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WHAT’S THE VALUE OF BISHOP’S STOLEN CAR?

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MBABANE – The three men who are accused of stealing Archbishop Bheki Lukhele‘s motor vehicles had a reason to celebrate yesterday.


Banele Ridic Kunene (24) of Motshane, Machawe Sibandze (30) of Nkoyoyo and Thembela Gama (28) of Luhlangotsini, were released on bail fixed at E5 000 each.


Their release came after their defence counsels challenged Section 102 of the Criminal Procedure and Evidence Act, which provides that bail amount should be fixed at half the value of the stolen property. Gama was represented by Sabelo Mngometulu while the duo was represented by Akaphelimandla Mkhwanazi.
The defence counsels challenged the Section after Chris Sibandze, who is representing the State in the matter, applied that the court invoke the Section.
In his submissions, Mngometulu referred the court to the previous and the amended charge sheets, where he pointed out an inconsistency in the value of the stolen motor vehicle. In the first charge, Gama and Kunene are accused of stealing a white Audi A4 registered YSD 699 CM valued at E140 000. However, the amended charge sheet states that the stolen motor vehicle is valued at E220 000.


Mngometulu submitted that there was no evaluation report to prove the value of the motor vehicle.
He submitted that the discrepancy in the value of the same motor vehicle showed that there was guesswork on the part of the Crown. The defence counsel mentioned that there were many evaluators who were in a position to evaluate and determine the value of the motor vehicle.


“It is surprising that the value of the motor vehicle has shot up to E220 000 from E140 000 within six days. Clearly, the Crown is speculating. It is clear that the Crown came up with this ridiculous amount to frustrate my client. This is a strategy by the Crown to oppose the bail application,” submitted Mngometulu.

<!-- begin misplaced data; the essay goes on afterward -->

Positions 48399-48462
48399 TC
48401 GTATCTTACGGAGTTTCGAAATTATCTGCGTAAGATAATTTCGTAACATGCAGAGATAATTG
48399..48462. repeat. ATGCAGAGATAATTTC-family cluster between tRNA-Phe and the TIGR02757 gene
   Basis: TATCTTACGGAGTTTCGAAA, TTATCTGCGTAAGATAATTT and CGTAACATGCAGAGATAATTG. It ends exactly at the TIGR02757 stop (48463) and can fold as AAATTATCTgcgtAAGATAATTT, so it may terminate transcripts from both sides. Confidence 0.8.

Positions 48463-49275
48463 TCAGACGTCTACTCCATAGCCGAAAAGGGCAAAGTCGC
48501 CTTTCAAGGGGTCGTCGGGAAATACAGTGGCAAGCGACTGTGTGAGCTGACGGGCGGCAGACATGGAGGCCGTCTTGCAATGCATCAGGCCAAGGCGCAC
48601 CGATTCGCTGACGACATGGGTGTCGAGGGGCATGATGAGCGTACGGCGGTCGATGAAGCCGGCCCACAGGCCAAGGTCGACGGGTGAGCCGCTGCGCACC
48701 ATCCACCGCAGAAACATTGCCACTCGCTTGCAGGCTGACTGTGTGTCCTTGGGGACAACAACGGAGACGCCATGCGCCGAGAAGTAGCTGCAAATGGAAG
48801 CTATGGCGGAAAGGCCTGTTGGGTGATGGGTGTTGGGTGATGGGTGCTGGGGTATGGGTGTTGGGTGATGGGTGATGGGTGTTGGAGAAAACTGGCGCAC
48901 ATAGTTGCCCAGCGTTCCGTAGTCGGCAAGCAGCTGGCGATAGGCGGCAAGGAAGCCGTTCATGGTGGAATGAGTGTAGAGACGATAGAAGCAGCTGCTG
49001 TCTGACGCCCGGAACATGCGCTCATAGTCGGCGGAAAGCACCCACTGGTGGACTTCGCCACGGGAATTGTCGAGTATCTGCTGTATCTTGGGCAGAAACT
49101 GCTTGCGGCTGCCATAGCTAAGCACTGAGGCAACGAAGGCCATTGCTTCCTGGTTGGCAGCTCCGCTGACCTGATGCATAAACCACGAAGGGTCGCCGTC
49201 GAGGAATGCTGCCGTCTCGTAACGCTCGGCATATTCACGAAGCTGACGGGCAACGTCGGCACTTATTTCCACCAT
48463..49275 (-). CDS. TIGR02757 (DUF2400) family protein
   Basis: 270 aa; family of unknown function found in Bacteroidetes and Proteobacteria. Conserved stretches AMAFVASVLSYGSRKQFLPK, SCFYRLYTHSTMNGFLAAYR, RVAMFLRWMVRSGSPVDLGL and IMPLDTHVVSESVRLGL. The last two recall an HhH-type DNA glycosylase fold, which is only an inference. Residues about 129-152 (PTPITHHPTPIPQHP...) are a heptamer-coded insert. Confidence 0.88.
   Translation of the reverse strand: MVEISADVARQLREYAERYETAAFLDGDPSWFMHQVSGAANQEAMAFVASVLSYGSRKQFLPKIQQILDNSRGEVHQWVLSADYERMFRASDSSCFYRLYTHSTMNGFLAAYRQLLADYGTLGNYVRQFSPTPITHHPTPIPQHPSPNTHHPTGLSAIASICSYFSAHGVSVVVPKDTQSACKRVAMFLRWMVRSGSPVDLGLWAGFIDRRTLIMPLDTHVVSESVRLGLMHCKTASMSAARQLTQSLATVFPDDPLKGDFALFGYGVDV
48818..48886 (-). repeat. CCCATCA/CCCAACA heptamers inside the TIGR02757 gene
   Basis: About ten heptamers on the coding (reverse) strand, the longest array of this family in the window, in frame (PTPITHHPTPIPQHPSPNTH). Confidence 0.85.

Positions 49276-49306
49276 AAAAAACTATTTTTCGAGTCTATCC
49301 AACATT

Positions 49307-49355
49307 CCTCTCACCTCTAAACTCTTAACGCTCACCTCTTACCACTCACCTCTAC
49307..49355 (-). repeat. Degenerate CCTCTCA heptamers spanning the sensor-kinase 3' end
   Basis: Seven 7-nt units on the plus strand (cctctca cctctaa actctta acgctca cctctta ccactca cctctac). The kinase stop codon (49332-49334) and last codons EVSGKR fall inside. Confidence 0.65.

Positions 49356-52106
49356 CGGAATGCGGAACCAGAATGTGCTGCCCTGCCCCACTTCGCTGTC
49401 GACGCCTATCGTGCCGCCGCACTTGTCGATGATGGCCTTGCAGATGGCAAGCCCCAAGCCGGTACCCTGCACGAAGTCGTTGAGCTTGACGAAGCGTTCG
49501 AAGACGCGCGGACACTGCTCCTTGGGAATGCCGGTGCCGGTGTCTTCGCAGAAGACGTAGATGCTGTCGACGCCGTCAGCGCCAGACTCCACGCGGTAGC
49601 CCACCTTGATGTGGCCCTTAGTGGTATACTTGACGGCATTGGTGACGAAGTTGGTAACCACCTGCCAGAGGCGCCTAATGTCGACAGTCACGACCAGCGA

He further asked where could a young man get E110 000 for bail. The defence counsel mentioned that Section 102 of the Criminal Procedure and Evidence Act provided that the court should be furnished with proof of the value of the stolen property before it could invoke the Section.


He implored the court to invoke Section 103 of the Criminal Procedure and Evidence Act, as the Section provided that an accused person should not be granted excessive bail. He referred the court to the case of Philile Dlamini versus Nhlangano Magistrate case no 1447 of 2007, where the same principle applied.

Mngometulu drew the court to the personal circumstances of Gama. He submitted that Gama was unemployed yet he had to take care of his four children. The defence counsel stated that Gama was expecting another child as his lover was seven months pregnant.
Evidently, Gama’s lover was present in court.  He had a moment with his lover after the adjournment of the matter.


Shock


Mkhwanazi shared the same sentiment with Mngometulu. He submitted that bail was a constitutional right which speaks to liberty. Mkhwanazi stated that the law was clear that bail should not induce shock to the accused person. He stated that Kunene was looking forward to enrolling at a vocational school in Nhlangano next week.


He stated that his clients were unemployed and that they had undertaken to abide by all conditions attached to their bail.
“They are both emaSwati and they are rooted in Eswatini. They do not intend to evade trial. My clients will plead not guilty to all the charges,” he said.
In response, the Crown conceded that the value of the motor vehicle as alleged in the charge sheet was guesswork. Sibandze submitted that the State did not have any documentary proof in relation to the value of the property.

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